Comment & Analysis
Jul 18, 2021

A 27-Person Board is Cumbersome, But Reforms Must not Limit Representation

College's Board Review Working Group has written its final report on proposed changes to Trinity's most senior decision-making body.

By The Editorial Board

In many ways, the government has tied Trinity’s hand when it comes to the rejigging of its College Board.

Trinity is being forced to reform its most senior governance structures in what appears to be an attempt on the government’s part to get underperforming and chaotic colleges in order.

This is unfortunate and College will have to make compromises.


However, some of the compromises that Trinity’s Board Review Working Group is proposing are worrying and contradict what makes College great: its democratic spirit.

To start, though, its suggestion to separate the positions of chair of the Board and the Provost is a much-needed one.

It never made sense for a structure in place to hold the Provost to account was controlled by that very person. The adverse effects of this dynamic are well documented, and separating the roles would make it difficult for a Provost to ride roughshod over meetings.

Where the review falls down is the actual composition of the Board. While stressing the importance of a “diversity of perspectives”, the working group said that Board “should be small enough that focused and interactive discussions are possible”.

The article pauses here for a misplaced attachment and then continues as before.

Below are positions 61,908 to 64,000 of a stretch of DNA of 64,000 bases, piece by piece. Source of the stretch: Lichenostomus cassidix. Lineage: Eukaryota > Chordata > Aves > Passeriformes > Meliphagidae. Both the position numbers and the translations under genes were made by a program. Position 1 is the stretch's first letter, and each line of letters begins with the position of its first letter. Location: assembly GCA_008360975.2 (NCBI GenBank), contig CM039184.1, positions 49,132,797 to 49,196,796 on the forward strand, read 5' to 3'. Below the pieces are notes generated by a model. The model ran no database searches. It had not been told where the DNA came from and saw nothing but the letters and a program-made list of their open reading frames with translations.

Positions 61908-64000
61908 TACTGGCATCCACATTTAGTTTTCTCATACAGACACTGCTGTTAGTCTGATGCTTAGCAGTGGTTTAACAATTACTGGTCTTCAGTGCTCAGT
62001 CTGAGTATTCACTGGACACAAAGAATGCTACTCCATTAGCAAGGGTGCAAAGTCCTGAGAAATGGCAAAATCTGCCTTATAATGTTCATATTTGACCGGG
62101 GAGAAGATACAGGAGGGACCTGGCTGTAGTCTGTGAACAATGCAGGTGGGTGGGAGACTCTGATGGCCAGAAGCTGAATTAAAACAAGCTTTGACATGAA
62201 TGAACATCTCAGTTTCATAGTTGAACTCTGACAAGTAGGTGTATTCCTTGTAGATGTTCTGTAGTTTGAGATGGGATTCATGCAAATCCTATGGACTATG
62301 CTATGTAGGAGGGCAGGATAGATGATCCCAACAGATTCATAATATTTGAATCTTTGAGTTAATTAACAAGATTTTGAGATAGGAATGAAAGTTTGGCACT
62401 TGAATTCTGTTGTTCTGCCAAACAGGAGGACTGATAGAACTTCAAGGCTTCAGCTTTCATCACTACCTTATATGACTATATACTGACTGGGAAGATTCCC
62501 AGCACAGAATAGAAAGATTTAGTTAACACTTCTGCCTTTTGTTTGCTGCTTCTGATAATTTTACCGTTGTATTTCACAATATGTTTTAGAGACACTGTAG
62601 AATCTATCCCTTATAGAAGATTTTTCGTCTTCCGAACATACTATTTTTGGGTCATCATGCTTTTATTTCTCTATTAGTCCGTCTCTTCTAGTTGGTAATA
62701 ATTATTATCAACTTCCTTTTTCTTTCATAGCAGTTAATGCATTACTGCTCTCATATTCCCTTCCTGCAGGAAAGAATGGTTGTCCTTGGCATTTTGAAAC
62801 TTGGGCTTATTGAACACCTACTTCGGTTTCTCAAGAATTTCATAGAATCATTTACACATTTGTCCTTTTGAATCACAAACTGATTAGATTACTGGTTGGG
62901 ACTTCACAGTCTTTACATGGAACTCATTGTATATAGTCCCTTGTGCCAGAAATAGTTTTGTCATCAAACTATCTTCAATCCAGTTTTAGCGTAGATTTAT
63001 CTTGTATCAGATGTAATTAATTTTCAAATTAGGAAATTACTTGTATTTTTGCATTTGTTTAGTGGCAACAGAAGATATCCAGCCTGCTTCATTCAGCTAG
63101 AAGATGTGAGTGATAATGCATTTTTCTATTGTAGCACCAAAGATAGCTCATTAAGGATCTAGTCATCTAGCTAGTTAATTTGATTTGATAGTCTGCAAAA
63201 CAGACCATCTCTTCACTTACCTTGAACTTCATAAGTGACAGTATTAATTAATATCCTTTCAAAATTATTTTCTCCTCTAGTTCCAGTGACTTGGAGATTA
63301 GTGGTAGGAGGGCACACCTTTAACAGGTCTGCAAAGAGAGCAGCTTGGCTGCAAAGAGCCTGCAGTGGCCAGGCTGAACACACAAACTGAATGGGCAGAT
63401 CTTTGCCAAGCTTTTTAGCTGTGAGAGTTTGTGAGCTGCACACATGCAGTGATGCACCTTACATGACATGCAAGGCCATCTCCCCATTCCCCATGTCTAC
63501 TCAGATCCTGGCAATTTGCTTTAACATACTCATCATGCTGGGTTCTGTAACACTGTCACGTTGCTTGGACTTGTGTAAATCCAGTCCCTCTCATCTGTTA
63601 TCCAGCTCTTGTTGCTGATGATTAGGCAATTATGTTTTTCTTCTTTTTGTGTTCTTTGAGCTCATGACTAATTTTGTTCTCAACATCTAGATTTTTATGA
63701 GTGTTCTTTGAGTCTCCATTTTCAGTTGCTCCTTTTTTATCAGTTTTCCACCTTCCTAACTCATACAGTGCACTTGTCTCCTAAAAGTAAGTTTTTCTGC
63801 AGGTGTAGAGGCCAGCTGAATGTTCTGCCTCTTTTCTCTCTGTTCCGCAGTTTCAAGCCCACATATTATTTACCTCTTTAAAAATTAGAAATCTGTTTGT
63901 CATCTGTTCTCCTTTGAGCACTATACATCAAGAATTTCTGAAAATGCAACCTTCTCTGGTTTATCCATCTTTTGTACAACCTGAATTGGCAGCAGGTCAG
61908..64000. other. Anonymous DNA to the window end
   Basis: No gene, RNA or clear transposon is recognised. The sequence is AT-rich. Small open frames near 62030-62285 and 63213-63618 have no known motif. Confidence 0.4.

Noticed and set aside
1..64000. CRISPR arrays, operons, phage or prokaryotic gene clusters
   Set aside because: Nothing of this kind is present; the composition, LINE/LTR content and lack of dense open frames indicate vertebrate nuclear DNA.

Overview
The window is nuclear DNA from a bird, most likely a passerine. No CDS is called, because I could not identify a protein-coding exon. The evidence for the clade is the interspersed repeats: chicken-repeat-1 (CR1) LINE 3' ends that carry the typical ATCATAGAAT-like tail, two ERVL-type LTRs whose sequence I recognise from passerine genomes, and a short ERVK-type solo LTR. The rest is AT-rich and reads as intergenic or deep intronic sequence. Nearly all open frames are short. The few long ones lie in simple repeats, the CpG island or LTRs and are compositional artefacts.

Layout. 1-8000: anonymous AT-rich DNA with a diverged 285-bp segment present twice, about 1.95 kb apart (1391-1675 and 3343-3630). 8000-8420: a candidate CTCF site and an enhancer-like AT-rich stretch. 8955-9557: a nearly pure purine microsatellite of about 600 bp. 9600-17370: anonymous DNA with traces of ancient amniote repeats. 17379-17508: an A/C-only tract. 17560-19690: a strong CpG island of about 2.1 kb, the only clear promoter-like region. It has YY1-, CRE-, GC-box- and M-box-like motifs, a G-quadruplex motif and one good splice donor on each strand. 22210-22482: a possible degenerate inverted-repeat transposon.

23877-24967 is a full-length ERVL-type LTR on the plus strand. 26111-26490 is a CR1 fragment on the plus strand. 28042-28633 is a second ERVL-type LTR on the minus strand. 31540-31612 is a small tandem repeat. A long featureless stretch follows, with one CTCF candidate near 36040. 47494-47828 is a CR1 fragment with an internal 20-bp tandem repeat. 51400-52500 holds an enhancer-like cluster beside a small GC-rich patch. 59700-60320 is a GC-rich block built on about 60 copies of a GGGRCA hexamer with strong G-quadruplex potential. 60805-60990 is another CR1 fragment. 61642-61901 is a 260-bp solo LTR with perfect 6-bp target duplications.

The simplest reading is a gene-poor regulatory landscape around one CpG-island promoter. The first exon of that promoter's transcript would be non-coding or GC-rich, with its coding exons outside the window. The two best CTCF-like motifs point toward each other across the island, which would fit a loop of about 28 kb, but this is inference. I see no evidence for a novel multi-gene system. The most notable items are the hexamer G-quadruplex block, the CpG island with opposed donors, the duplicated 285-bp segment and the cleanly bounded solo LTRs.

A 27-member Board may be cumbersome – and the government will clearly force Trinity to reshape its Board – but a large Board is certainly more representative of College than a smaller one populated by the most senior members of College and outsiders.

What is the point of “interactive discussions” between a group of Board members without boots on the ground?

Furthermore, the focus on “competencies” is worrying. It goes without saying that having intelligent, qualified people on Board is a boon, but competencies limit the scope of who can be elected.

One has to ask, who is deciding what competencies are necessary? And does this in itself not affect conversation around who should or shouldn’t be elected to Board?

The Board review contains sage suggestions, but College decision makers must ensure that they are not mistaking limiting representation on Board for making it easier to run meetings.